Dr O Z Qureshi’s Surgery

Taylors Avenue Medical Centre
146 Taylors Avenue
DN35 0LN
Tel: 01472 572400
Email: nel.b81642@nhs.net

Flu Vaccination

This year the flu vaccine is being offered on the NHS to:

- Adults 65 and over
- People with certain medical conditions (including children in at-risk groups from 6 months of age)
- Pregnant women
- People living with someone who’s at high risk from coronavirus (on the NHS shielded patient list)
- Children aged 2 and 3 on 31 August 2020
- Children in primary school
- Children in year 7 (secondary school)
- Frontline health or social care workers

Some of these groups are more at risk of developing potentially serious complications of flu, such as pneumonia (a lung infection).

Others are more at risk of passing flu on to vulnerable people should they catch the virus.

Click here for Why I’m being asked to wait for a flu jab

Later in the year, we expect to be able to offer the flu vaccine to healthy people aged 50 to 64. However, people of this age group will not be vaccinated until November and December, providing there is sufficient vaccine, and no appointments will be offered for this age group until then. This is to ensure that those who are most at risk are vaccinated first.

If you are 50-64 and you are in one of the other groups which is eligible for the flu vaccination, for example you have a health condition which puts you at risk from the flu, you will be invited to your practice earlier and you should not delay having your flu vaccine.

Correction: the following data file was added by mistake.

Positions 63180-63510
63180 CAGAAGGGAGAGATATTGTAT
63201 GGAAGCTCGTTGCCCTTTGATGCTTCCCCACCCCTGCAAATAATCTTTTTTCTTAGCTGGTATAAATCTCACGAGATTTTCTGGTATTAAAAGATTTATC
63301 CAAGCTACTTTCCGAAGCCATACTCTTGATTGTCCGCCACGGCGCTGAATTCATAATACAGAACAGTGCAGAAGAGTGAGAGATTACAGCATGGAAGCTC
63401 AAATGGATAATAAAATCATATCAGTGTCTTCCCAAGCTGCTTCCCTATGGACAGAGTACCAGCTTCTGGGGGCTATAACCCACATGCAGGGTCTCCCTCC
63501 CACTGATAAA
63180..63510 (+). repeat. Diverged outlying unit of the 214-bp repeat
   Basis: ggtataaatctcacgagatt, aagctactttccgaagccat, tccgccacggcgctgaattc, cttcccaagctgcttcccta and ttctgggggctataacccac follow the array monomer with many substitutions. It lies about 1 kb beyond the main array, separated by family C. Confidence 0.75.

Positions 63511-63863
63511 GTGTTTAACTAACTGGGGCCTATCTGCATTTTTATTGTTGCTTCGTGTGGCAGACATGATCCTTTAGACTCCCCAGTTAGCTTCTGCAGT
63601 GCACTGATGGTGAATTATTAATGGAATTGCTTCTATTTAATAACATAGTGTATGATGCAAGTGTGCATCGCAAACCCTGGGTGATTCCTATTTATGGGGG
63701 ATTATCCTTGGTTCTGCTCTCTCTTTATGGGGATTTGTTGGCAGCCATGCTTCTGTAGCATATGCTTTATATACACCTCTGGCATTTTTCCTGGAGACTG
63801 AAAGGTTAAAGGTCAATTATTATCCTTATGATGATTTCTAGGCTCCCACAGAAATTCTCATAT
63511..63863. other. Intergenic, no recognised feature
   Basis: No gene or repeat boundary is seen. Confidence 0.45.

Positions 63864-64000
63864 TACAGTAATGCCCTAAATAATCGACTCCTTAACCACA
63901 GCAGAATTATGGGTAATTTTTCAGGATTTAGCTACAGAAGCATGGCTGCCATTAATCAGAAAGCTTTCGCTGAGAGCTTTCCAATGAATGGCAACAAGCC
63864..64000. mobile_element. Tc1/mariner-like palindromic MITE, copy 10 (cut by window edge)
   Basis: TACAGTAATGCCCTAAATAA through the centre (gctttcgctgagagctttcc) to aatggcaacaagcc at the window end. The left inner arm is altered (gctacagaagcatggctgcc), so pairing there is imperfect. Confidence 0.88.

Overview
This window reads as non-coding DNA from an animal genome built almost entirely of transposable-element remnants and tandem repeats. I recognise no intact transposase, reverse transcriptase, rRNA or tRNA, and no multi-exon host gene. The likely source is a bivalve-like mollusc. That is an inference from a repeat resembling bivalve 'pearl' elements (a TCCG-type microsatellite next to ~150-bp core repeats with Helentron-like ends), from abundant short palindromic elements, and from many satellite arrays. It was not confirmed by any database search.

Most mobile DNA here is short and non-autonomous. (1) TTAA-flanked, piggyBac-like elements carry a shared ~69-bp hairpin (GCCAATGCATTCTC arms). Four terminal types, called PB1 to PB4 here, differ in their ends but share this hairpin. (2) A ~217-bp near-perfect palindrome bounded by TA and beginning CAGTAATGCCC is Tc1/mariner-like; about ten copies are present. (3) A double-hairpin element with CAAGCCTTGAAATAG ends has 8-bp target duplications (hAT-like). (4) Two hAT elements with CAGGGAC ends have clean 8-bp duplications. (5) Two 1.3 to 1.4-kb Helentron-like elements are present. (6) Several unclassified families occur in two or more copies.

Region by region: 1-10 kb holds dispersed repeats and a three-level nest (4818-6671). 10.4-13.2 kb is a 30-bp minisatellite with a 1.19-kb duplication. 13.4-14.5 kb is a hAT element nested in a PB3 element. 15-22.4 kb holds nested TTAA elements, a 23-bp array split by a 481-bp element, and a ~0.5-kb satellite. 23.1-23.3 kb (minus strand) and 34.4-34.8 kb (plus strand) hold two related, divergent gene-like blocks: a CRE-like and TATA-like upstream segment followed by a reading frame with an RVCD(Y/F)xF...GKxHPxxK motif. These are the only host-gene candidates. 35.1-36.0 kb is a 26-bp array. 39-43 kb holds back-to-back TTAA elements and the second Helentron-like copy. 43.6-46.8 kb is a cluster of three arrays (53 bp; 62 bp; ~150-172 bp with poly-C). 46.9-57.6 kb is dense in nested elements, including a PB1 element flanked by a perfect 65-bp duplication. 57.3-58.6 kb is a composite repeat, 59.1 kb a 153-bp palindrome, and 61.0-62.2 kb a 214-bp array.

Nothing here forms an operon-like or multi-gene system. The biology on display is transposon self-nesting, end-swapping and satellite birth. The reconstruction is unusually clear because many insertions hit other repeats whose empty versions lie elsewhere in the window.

Before having influenza vaccine

Before you/your child are given influenza vaccine, make sure your clinician knows:

  • If you/they have been unwell recently, or if you/they have a high temperature.
  • If you/they have previously had an allergic reaction to a flu jab or to any other medicine.
  • If you/they have a severe allergy to eggs.
  • NASAL SPRAY ONLY- If your child has an allergy to gelatine/unable to have products with gelatine present.
  • If you/they have a weakened immune system. This may be a result of an illness or taking medicines.
  • If the vaccine is for a child who has close contact with someone who has a poorly working immune system.
  • If you are pregnant or breastfeeding. Even if you are otherwise healthy it is recommended that all pregnant women receive the flu jab.
  • If you have a condition that makes you bleed more than is normal, such as haemophilia.
  • If you/they are taking any other medicines. This includes any medicines you/they are taking which are available to buy without a prescription, as well as herbal and complementary medicines.

If you/your child have a high temperature or if you/they are acutely unwell at the time of the scheduled immunisation, your doctor or nurse may recommend delaying giving the vaccine. A minor illness (such as a cough, cold or snuffles) will not interfere with the vaccine. If a delay is advised, you will be given an alternative appointment for the vaccination to be given.